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New York Child Relocation Attorney

After parties are divorced, or a Family Court custody matter is decided, the custodial parent may wish to move with the child. The non-custodial parent may object to this relocation because the move could effect the time the non-custodial parent spends with the child and could significantly effect the parent-child relationship.

If you are contemplating relocation, or your former significant other has informed you that they intend to relocate with your child, please call Peretz Family Law & Mediation, P.C. today.

The custodial parent has to petition the Court and has the burden to prove how and why moving the child's residence is in the best interest of the child. There are several factors that the Court must consider when deciding if the custodial parent can relocate with the child. The seminal case in New York jurisprudence is Tropea v. Tropea, 87 N.Y.2d 727 (1996).

The parties may have previously agreed that the custodial parent can relocate the child within a specified distance from their home. However, when the time comes and the parent wants to relocate with the child, that party still has to prove the relocation is in the "best interests of the child" (See, Eschbach v. Eschbach, 56 N.Y.2d 167) and (Friederwitzer v. Friederwitzer, 55 N.Y.2d 89) if the non-custodial parent challenges the move in Court. This is a difficult burden to meet.

I recently completed a relocation litigation, in which I advocated for the custodial parents' relocation with the grammar school age child from New York City to Georgia. The non-custodial parent was consistently involved in the child's life and vehemently opposed the relocation. The custodial parent was capable and was the child's primary caregiver. Despite factors that strongly challenged the relocation, we were successful and the Court granted the custodial parent's petition for relocation to Georgia.

When can the custodial parent relocate with the children? There are several common reasons for a proposed move:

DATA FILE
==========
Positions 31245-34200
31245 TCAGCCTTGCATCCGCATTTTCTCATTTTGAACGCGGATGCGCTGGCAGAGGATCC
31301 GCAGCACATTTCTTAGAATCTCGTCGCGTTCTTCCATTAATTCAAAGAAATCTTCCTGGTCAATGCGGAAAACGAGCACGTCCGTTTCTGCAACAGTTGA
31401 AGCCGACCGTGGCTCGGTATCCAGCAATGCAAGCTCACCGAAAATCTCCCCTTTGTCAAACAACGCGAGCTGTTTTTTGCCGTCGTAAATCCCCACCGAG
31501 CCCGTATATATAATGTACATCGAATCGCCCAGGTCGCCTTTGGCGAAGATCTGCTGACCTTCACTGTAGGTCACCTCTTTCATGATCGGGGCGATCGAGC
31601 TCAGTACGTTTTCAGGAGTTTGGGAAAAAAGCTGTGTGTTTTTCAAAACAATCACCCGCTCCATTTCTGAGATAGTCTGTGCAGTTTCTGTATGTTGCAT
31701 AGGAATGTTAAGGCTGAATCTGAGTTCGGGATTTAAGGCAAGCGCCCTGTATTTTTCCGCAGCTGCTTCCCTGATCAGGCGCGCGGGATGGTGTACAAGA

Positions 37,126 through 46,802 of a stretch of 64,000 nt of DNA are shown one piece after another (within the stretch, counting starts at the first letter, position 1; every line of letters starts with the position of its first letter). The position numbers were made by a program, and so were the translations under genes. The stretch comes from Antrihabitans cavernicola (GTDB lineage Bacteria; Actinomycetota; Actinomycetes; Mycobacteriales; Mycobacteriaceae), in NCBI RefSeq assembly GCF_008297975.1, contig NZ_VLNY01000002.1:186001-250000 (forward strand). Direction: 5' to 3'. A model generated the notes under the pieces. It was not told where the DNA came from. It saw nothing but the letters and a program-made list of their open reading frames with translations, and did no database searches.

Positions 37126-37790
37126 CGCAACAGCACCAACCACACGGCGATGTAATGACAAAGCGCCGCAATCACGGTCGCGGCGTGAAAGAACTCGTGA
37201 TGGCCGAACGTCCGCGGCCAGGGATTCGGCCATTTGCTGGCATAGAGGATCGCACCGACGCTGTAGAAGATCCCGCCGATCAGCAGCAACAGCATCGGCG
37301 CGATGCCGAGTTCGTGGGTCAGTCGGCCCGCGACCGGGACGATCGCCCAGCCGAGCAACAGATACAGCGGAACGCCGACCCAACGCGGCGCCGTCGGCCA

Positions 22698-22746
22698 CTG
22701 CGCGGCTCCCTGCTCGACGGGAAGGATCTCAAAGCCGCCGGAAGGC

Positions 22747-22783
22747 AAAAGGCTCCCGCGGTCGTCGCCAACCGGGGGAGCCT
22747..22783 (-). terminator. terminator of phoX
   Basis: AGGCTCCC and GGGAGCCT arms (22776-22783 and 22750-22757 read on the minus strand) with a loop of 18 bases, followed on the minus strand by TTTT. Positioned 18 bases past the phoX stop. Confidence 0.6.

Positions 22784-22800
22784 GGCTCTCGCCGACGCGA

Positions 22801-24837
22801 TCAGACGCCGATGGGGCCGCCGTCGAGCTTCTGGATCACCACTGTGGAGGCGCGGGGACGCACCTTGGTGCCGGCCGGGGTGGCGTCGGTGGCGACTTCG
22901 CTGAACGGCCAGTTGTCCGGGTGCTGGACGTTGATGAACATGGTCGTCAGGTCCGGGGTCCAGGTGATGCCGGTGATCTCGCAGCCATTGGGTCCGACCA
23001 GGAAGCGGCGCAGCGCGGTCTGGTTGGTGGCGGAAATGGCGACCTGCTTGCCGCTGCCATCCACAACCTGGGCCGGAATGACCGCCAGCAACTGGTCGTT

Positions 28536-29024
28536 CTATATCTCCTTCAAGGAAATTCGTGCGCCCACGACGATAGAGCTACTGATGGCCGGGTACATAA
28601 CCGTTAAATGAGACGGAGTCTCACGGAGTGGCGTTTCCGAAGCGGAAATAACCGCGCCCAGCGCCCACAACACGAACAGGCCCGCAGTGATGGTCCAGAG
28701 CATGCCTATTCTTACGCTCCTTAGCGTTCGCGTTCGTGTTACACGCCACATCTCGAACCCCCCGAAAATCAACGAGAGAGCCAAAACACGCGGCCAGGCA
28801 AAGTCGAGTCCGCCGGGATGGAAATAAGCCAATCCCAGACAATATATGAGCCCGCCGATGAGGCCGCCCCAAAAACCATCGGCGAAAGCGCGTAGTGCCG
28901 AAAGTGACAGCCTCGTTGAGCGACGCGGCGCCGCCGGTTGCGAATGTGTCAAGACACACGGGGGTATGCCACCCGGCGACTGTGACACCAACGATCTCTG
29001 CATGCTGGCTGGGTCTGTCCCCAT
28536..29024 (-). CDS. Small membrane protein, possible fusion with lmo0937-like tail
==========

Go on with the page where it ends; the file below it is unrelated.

Economic - the custodial parent has a job opportunity or it is more affordable and economical to move;

Remarriage - the custodial parent wants to remarry and relocate with the new spouse,

Family - being closer to other family members.

There is a trend in the law of relocation in the Appellate Division Second Department, which stresses the importance of the custodial parent encouraging a relationship between the child and the non-custodial parent. The court scrutinizes if it thinks the custodial parent has, and will continue to do so if the relocation petition is granted, welcomed and even encouraged the relationship between the child and the other parent. The willingness of the custodial parent to encourage the parent-child relationship with the non-custodial parent is crucial.

The law of relocation also closely examines if the relocation will enhance the child's life educationally, economically, and emotionally. It is very important to understand that the petitioner (the parent who seeks the move) has the burden to show how the relocation is in the child's best interests. This is typically a difficult task.

The potential factors effecting the decision of the Court to allow the relocation of the child are too numerous to list. Several factors for the Court to consider include:

  • the effect the move will have on the parenting time of the non-custodial parent
  • the impact on the custodial parent
  • the impact on the non-custodial parent's relationship with the child
  • can the non-custodial parent also move to remain close to the child
  • the previous agreement of the parties regarding relocation of the child
  • the disruption the move will have on relationships
  • the distance of the move from the child's current residence
  • the living conditions in the new location - schools, medical, family, extracurricular
  • the emotional toll the move will have on the child
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